Of the Cries, Rounds, and Days of Costermongers
Of the Costermongers on their Country Rounds
Of the Earnings of Costermongers
Of the Capital and Income of the Costermongers
Of the Providence and Improvidence of Costermongers
Of the Costermongers in Bad Weather and During the Cholera
Of the Costermongers' Raffles
Of the Markets and Trade Rights of the Costerongers, and of the Laws Affecting Them
Of the Removals of Costermongers From the Streets
Of the Tricks of Costermongers
Of the Street-Sellers of Fish
Of Sprat-Selling in the Streets
Of the Street-Sellers of Fruit and Vegetables
Of the Stationary Street-Sellers of Fish, Fruit, and Vegetables
Of the Street-Irish
Of the Street-Sellers of Game, Poultry (Live and Dead), Rabbits, Butter, Cheese, and Eggs
Of the Sellers of Trees, Shrubs, Flowers (Cut and In Pots), Roots, Seeds, and Branches
Street-Sellers of Green Stuff
Of the Street-Sellers of Eatables and Drinkables
Of the Street-Sellers of Eatables and Drinkables
Of the Street-Sellers of Pea-Soup and Hot Eels
Of the Experience of a Hot-Eel and Pea-Soup Man
Of the Street-Sellers of Pickled Whelks
Of the Customers, Etc., of Pickled Whelk-Sellers
Of the Street Sellers, and of the Preparation of Fried Fish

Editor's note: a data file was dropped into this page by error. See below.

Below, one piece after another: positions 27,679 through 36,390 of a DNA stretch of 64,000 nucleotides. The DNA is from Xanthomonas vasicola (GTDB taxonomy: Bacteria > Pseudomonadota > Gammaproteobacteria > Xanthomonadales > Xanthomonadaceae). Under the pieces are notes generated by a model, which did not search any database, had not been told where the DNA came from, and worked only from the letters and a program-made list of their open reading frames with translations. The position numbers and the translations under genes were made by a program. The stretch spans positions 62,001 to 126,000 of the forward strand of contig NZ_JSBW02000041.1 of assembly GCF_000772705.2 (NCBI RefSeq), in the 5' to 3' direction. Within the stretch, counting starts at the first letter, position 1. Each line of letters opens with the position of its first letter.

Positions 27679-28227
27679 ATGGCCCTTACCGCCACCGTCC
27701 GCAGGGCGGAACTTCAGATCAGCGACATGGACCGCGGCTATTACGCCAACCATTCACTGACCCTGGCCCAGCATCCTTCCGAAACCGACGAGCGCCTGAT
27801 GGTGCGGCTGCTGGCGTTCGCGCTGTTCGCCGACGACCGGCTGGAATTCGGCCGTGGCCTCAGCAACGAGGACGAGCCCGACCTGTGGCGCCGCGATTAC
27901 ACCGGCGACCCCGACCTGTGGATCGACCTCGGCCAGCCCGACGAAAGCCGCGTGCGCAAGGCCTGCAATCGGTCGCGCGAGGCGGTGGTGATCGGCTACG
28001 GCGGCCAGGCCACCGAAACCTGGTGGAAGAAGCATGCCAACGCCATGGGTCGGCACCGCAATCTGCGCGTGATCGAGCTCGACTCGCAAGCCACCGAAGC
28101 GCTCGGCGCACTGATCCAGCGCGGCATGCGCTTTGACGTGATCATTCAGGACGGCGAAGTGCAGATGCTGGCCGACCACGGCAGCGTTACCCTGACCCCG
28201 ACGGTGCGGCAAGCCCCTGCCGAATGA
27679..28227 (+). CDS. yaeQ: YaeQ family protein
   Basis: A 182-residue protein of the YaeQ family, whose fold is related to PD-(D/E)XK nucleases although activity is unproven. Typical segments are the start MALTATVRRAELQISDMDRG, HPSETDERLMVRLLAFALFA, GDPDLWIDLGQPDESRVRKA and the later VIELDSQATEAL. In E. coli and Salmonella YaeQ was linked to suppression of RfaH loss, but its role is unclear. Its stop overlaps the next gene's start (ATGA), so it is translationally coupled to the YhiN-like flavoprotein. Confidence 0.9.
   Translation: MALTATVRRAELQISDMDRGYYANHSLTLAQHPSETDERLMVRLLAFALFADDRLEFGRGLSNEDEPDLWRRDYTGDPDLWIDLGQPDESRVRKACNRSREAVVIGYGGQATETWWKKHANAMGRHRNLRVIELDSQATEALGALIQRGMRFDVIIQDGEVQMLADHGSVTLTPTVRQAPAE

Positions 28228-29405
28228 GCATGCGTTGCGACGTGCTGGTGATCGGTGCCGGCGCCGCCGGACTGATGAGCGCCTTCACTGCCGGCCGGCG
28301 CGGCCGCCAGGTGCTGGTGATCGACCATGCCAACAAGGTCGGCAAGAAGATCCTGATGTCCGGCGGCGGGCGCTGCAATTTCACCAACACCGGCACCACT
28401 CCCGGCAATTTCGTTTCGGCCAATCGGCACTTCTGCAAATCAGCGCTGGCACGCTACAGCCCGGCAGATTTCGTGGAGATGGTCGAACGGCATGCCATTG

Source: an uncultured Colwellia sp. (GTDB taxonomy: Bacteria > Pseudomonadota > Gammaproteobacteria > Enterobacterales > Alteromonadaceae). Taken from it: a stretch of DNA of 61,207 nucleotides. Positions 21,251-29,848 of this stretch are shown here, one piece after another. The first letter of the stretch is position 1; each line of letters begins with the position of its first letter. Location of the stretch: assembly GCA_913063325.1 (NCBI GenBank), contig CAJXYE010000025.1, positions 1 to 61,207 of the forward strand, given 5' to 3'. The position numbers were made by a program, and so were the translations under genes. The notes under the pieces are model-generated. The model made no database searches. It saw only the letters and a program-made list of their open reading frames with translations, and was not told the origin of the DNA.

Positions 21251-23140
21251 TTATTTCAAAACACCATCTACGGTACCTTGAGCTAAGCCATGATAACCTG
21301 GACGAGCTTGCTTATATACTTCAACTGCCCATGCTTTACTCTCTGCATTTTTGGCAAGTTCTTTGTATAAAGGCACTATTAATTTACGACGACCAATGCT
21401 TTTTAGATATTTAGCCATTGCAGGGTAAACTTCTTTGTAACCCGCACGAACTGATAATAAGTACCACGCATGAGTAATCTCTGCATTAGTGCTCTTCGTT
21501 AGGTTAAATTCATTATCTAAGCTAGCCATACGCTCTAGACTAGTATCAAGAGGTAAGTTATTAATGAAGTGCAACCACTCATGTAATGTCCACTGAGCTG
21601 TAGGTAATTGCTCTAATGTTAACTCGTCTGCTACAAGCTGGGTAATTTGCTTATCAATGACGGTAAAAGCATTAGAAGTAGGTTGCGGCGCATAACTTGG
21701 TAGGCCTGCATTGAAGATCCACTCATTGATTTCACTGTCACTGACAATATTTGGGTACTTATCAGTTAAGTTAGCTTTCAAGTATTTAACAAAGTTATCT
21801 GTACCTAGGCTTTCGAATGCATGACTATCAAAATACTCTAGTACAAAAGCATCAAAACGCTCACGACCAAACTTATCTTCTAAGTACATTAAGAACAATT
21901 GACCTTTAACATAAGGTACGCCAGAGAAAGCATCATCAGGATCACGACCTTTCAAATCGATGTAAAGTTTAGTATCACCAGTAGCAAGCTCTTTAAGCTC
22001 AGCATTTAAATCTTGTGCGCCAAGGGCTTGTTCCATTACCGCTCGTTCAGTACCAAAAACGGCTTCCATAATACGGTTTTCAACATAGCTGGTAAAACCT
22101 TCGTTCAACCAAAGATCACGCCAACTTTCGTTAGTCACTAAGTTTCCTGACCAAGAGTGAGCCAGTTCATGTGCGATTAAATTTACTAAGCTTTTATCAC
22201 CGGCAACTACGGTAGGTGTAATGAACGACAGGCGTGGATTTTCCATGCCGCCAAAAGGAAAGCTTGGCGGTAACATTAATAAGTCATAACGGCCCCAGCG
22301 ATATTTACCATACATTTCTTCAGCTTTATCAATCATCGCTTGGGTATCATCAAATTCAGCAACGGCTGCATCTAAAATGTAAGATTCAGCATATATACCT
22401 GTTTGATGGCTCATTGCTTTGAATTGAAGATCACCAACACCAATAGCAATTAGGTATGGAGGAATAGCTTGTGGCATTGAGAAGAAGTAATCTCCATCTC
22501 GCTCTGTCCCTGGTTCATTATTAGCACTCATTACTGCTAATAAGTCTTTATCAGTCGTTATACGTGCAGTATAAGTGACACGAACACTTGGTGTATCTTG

Of the Experience of a Fried Fish- Seller, and of the Class of Customers
Of the Preparation and Quantity of Sheep's Trotters, and of the Street-Sellers
Statements of Sheep's Trotter Women
Of the Street Trade in Baked Potatoes
Of 'Trotting,' or 'Hawking' Butchers
Of the Experience of a Hawking Butcher
Of the Street-Sellers of Ham-Sandwiches
Of the Experience of a Ham Sandwich- Seller
Of the Street-Sellers of Bread
Of the Street-Sellers of Hot Green Peas
Of the Experience of a Hot Green Pea Seller
Of Cats' and Dogs'--Meat Dealers
Of the Street-Sale of Drinkables
Of Coffee-Stall Keepers
Of the Street Sale of Ginger-Beer, Sherbet, Lemonade, &c
Of the Experience and Customers of A Ginger-Beer Seller
Of the Street-Sellers of Hot Elder Wine
Of the Street Sale of Peppermint-Water
Of Milk Selling in St. James's Park
Of the Street Sale of Milk
Of the Street-Sale of Curds and Whey
Of the Street-Sellers of Rice-Milk
Of Water-Carriers
Of the Street-Sellers of Pastry and Confectionary
Of Street Piemen
Of the Street-Sellers of Boiled Puddings
Of the Street-Sellers of Plum 'Duff' or Dough
Of the Street-Sellers of Cakes, Tarts, &c.
Of Other Cake-Sellers in the Streets
Of the Street-Sellers of Gingerbread- Nuts, &c.
Of the Street-Sellers of Hot-Cross Buns, and of Chelsea Buns